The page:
Dr. Ajay KohliNov 22, 2022
To perform different functions and processes, the body needs various types of nutrients, which also play a major role in keeping the body fit and healthy.
Most of these nutrients are obtained through food. However, a large number of people in India do not get enough nutrients, which results in various disorders, including anaemia, osteoporosis, night blindness, and so on.
According to the Food and Agriculture Organisation report, 190.7 million people suffered from nutritional problems in India from 2014-2016.
Typically, nutritional deficiency is considered a problem plaguing the poor, who cannot afford a balanced meal. Thus poverty remains the biggest cause of nutritional problems in India.
However, lately, research has shown prevalent malnutrition even in urban, wealthy individuals. The urban rich have enough to eat, but poor food choices have caused nutritional deficiencies among them.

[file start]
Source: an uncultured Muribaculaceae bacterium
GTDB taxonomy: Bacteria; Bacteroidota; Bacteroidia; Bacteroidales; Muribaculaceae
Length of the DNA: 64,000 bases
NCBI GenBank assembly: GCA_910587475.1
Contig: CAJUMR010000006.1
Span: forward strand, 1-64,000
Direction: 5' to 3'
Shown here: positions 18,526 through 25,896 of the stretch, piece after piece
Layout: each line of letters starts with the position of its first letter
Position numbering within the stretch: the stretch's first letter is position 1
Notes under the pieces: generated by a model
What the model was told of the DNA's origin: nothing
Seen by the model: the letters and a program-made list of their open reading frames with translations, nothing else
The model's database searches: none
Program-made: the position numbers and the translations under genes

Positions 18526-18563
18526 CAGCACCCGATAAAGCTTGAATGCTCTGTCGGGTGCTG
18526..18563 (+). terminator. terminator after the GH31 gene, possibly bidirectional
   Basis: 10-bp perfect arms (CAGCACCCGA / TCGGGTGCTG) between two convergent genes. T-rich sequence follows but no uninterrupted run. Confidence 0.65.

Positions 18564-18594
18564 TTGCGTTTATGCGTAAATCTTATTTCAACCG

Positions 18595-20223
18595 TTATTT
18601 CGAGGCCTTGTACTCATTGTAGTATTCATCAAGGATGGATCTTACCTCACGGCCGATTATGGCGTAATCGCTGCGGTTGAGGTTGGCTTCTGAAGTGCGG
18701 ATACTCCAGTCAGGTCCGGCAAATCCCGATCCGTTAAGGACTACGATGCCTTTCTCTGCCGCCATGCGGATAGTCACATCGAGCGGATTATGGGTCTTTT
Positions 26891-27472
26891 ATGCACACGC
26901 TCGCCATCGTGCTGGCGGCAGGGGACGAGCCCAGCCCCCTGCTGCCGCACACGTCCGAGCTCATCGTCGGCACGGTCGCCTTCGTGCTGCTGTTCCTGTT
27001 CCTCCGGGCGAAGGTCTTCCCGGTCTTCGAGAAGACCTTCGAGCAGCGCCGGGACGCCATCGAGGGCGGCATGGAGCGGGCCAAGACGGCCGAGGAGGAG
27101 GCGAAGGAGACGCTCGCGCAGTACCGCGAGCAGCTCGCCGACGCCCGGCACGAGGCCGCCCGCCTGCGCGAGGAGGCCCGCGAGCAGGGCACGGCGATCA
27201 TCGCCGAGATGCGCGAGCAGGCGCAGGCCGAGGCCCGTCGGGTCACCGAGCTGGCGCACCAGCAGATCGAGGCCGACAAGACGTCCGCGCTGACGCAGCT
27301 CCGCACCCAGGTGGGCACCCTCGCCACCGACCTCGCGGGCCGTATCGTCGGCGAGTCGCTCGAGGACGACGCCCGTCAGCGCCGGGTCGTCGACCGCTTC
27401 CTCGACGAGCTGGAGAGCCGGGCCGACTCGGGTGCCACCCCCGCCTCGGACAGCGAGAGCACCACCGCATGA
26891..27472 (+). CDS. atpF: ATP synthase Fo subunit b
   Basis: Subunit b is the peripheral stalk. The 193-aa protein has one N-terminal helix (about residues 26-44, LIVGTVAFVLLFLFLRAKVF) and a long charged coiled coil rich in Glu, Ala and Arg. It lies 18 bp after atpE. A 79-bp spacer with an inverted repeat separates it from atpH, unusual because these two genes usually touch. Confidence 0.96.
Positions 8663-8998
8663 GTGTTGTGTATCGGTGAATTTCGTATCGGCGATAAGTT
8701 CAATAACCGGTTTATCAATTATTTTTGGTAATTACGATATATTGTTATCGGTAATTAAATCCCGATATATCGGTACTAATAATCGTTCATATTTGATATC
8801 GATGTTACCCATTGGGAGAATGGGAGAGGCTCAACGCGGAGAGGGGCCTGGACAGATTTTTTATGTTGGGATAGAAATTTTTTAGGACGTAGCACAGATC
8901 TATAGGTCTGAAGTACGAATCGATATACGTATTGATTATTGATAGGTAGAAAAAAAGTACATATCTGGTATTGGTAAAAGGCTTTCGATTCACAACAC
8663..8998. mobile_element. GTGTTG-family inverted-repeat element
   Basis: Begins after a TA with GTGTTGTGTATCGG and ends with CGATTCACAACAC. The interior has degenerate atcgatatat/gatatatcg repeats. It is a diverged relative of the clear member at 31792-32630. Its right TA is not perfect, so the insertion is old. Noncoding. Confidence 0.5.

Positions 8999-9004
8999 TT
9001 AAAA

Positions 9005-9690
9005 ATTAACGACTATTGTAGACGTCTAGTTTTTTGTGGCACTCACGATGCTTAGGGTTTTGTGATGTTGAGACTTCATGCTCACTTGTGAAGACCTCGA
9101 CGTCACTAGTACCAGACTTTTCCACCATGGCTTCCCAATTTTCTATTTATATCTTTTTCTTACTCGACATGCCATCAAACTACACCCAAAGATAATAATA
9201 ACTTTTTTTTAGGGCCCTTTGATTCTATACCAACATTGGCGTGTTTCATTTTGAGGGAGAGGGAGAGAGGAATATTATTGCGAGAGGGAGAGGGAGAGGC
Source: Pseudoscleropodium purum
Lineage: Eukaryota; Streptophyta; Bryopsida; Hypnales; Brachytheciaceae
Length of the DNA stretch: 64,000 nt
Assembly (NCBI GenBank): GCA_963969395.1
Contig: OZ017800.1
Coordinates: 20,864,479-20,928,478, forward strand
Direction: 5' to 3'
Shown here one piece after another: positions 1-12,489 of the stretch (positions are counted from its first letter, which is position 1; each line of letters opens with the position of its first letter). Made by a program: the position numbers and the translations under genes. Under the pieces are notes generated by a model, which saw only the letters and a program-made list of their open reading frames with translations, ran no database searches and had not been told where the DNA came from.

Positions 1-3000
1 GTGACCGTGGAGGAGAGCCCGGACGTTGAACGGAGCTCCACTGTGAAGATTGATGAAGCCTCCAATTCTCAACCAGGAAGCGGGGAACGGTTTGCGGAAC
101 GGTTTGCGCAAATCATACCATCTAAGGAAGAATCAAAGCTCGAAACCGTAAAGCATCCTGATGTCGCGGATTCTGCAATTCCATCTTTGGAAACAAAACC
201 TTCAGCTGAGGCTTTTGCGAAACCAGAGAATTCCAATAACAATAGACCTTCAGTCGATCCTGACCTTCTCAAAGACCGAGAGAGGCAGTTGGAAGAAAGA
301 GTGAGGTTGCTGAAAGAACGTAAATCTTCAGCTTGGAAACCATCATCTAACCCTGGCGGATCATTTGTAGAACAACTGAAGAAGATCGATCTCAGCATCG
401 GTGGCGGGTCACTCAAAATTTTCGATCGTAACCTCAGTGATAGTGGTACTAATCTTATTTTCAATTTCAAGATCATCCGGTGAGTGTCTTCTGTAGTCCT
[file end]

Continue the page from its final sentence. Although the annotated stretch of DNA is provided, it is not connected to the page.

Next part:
The influence of the Western diet has led to people consuming more fats, refined carbohydrates, and sugars that only provide empty calories without any substantial nutrition.
Nutritional problems in India can be divided into two types:
Primary: This type of deficiency is caused by an imbalanced diet and improper food intake. Taking a nutritious, balanced diet and vitamin supplements eliminates these deficiencies.
Secondary: Secondary nutritional deficiencies occur because of some type of underlying medical cause, for example, lactose intolerance, celiac disease, etc. Unless and until the underlying disorder is treated, secondary nutritional deficiencies will linger.
Nutritional deficiency can lead to some or all of the following symptoms: